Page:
Catalysts Based on Earth-Abundant Elements for Catalyzing O2 Reduction in Acidic Electrolytes

Wednesday, 29 July 2015: 08:40
Dochart (Scottish Exhibition and Conference Centre)
F. Jaouen (Institut Charles Gerhardt Montpellier UMR CNRS 5253)
Catalysis of the oxygen reduction reaction (ORR) is a key challenge for high power density fuel cells and metal-air batteries. Today, the polymer electrolyte membrane fuel cell (PEMFC) is the most advanced fuel cell type for transportation applications, where high power density is required. The advanced technology readiness of the PEMFC leans on the existence of stable and extremely thin polymer membranes and of highly active platinum-based catalysts for oxygen reduction and hydrogen oxidation. The acidic nature of PEM is however disadvantageous to the electrocatalysis of the sluggish ORR. While advances in platinum-based catalysts are still ongoing,1 economic and resource-based constraints are incentives to start designing today the next generation of ORR catalysts. The latter should ideally be free of rare elements and, in particular, free of Platinum-Group Metals (PGMs) since those metals are all mined from the same ore. Important advances in non-PGM catalysts have been witnessed since 2009,2-4 which is promising toward the long-haul goal of more affordable PEMFC stacks and decreased reliance on limited natural resources.

The three aspects of i) synthesis, ii) electrochemical characterisation and iii) spectroscopic characterisation of Fe- and Co-N-C catalysts synthesized using Metal-Organic Frameworks (MOFs) will be discussed. The design of novel sacrificial MOFs and approaches for preparing the catalyst precursors that are subsequently pyrolyzed will be presented. The versatility of MOF materials with respect to the ligand chemistry and topological structure is immense, resulting in thousands of different possible materials. Such materials just started being investigated as sacrificial precursors for the synthesis of Fe(Co)-N-C materials.5-6-7 Results obtained from the electrochemical investigation of the key characteristics of those ORR catalysts, namely initial ORR activity, power performance and durability, will be discussed. In particular, the degradation mechanisms related to transient high-voltage and H2O2 generation during steady-state operation are important.8 Both these degradation types correspond to various oxidative attacks of the carbon-based catalysts. The degradation induced by minute amounts of H2O2 can lead to a decreased ORR activity and/or decreased mass-transport properties of the cathode, depending on the nature of the transition metal element. Ex situ chemical treatment of catalysts with various amounts of H2O2 is a useful approach for simulating the steady-state operando degradation in fuel cell. In this respect, cobalt will be shown to be advantageous compared to iron for long term durability of metal-N-C catalysts. Third, a better identification of the nature and structure of the metal-centred active sites with spectroscopic methods (Mössbauer spectroscopy and X-ray absorption spectroscopy) will be presented. Comparison of computed spectra to experimentally measured spectra is important for identifying the active site structure and for supporting the DFT calculation approaches on model sites with some experimental evidence for the existence of metal-Nx-Cy moieties embedded in or at the edge of graphene sheets.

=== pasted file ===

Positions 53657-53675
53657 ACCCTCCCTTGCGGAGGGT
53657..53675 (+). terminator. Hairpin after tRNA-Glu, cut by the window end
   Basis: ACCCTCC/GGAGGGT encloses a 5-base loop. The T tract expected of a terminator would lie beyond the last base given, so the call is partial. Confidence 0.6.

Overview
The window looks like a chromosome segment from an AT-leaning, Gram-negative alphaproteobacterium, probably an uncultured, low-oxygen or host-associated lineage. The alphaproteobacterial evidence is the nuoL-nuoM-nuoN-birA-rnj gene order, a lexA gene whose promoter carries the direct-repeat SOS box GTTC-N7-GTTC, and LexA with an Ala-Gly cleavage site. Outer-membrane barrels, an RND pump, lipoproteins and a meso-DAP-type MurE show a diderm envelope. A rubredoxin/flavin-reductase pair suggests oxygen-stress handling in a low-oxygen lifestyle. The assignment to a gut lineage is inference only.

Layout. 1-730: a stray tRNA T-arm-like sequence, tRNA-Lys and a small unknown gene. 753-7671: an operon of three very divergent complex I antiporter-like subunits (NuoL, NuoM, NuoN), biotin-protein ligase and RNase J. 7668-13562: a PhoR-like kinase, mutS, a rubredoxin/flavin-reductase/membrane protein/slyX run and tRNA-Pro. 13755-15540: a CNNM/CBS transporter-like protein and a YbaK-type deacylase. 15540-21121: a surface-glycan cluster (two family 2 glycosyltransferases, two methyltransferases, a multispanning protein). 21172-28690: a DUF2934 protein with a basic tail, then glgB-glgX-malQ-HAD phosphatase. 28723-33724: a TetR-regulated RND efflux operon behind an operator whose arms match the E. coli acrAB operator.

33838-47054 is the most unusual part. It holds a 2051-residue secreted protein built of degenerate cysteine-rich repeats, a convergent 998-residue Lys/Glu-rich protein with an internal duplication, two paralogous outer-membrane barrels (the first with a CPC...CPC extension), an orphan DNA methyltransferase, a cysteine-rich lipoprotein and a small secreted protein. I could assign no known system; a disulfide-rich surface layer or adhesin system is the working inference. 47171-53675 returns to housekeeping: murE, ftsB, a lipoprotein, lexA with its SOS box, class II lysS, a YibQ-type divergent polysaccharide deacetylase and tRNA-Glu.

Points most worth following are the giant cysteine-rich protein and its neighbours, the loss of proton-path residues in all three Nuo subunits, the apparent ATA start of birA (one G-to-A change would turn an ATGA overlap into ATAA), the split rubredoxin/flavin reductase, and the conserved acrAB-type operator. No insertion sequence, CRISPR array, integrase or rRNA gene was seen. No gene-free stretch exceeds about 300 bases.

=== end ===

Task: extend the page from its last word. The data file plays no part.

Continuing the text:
[1] C. Chen et al., Science 343 (6177), (2014), 1339-1343.

[2] M. Lefèvre et al., Science 324 (5923), (2009), 71-74.

[3] G. Wu et al., Science 332 (6028), (2011), 443-447.

[4] F. Jaouen et al., Energy & Env. Sci. 4, (2011) 114-130.

[5] Proietti et al., Nature Commun. 2 (2011), 416.

[6] D. Zhao et al., Adv. Materials 26 (7), (2014) 1093-1097.

[7] J.Y. Cheon et al, Scientific reports, 3 (2013) 2715

[8] V. Goellner et al, Phys. Chem. Chem. Phys. 16 (2014) 18454-18462.